An extensive collaborative network between NTGO, NRCan's Geological Survey of Canada and Canada Centre for Remote Sensing, Carleton University, University of Ottawa and Wilfred Laurier University have undertaken research on permafrost at the discontinuous-continuous permafrost boundary of the northern Great Slave Lake region NWT, in relation to landscape sensitivities, climate change and infrastructure issues. Papers published this year include the occurrence of extensive ice-rich terrain (lithalsas) within the Great Slave Lowlands in Geomorphology; modelling and mapping of permafrost change in The Cryosphere; and detection of landscape changes in high latitude environments using Landsat trend analysis in Remote Sensing. Several theses are presently investigating the origins of ice-rich terrain, seasonal development of winter overland ice (aufeis), sub-surface material properties and improved spatial sampling of permafrost and related environmental information (Carleton University), and the occurrence and ecological relations of near-surface ground ice (Wilfred Laurier University). This research has considerable application, given notable climate warming trends, warm permafrost temperatures, and implications for extensive community and industry infrastructure in this region. Contact: Stephen Wolfe, Geological Survey of Canada, NRCan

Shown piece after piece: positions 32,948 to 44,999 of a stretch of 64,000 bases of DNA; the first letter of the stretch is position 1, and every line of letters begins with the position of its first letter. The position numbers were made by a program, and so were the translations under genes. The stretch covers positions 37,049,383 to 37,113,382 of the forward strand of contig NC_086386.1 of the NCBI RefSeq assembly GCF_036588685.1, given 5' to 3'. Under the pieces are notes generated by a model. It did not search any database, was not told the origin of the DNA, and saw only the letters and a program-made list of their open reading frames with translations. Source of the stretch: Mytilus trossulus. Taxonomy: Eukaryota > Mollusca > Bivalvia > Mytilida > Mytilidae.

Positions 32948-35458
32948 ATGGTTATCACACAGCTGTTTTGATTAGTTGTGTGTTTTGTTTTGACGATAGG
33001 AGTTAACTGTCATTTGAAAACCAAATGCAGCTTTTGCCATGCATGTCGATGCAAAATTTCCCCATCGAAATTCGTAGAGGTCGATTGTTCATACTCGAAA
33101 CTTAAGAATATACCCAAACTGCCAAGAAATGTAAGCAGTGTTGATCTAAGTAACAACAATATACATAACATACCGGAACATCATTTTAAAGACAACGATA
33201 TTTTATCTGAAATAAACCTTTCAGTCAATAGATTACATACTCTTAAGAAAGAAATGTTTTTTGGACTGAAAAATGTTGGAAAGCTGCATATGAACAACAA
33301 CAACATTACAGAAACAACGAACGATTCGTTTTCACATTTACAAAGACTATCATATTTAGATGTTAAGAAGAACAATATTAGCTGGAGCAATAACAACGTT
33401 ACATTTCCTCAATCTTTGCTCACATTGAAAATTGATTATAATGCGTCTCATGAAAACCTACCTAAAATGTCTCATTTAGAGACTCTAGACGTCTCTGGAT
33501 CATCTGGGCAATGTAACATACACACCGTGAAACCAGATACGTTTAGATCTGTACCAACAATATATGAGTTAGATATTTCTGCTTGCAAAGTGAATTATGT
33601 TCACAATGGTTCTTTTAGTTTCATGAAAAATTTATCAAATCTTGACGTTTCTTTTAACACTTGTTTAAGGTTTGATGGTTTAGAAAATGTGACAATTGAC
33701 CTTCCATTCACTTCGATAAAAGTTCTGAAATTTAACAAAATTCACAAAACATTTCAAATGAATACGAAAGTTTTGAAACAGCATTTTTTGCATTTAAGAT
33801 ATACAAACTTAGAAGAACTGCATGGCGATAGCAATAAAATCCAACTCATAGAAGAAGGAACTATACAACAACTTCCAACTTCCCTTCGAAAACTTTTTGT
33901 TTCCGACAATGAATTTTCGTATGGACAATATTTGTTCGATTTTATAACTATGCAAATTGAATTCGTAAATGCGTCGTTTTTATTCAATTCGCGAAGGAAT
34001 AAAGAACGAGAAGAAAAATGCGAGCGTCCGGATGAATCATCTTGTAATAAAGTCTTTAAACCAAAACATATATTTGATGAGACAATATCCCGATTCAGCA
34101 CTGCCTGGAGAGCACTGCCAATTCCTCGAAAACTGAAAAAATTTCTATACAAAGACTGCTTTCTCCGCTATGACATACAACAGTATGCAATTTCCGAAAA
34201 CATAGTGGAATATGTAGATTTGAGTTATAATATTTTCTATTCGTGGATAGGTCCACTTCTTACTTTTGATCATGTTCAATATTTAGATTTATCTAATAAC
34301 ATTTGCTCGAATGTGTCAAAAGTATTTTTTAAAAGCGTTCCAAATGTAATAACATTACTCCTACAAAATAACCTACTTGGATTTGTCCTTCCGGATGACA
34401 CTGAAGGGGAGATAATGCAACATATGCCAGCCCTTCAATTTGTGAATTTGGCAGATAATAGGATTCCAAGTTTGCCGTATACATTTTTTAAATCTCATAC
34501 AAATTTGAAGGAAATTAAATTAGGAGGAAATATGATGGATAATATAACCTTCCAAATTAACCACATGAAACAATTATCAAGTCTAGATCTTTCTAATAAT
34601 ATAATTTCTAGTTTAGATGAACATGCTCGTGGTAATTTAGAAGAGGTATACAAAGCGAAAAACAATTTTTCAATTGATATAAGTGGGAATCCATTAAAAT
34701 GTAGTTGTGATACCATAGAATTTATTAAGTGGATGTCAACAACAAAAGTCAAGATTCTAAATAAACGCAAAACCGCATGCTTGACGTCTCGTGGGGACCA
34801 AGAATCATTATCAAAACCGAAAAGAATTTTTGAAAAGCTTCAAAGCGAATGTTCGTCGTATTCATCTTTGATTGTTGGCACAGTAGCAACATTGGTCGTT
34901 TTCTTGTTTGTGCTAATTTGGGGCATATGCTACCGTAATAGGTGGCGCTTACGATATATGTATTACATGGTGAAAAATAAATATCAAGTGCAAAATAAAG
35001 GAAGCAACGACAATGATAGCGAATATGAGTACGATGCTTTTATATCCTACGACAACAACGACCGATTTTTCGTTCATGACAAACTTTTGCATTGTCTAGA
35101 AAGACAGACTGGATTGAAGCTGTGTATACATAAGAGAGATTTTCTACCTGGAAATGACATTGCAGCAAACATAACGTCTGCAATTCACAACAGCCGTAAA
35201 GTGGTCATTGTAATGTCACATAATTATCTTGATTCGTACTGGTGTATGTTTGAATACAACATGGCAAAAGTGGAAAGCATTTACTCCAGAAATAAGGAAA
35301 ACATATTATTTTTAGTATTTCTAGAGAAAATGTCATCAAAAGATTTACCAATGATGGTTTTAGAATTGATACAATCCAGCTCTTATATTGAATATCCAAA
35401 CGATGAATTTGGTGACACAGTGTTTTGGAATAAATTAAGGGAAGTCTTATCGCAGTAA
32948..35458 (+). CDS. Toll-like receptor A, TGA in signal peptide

Graduate research at Carleton University

Adrian Gaanderse has just completed a Master's degree in Geography at Carleton University evaluating ground ice conditions in lithalsas near Yellowknife, under the supervision of S. Wolfe, C. Burn, and S. Kokelj. His project examined the geomorphic origins of a 700-metre long lithalsa; one of over 1700 newly recognized mineral permafrost mounds throughout the Great Slave Lowlands. The lithalsa is adjacent to Highway 3 near Yellowknife, where ongoing highway subsidence is being monitored.

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Figure 5. Lithalsa along Highway 3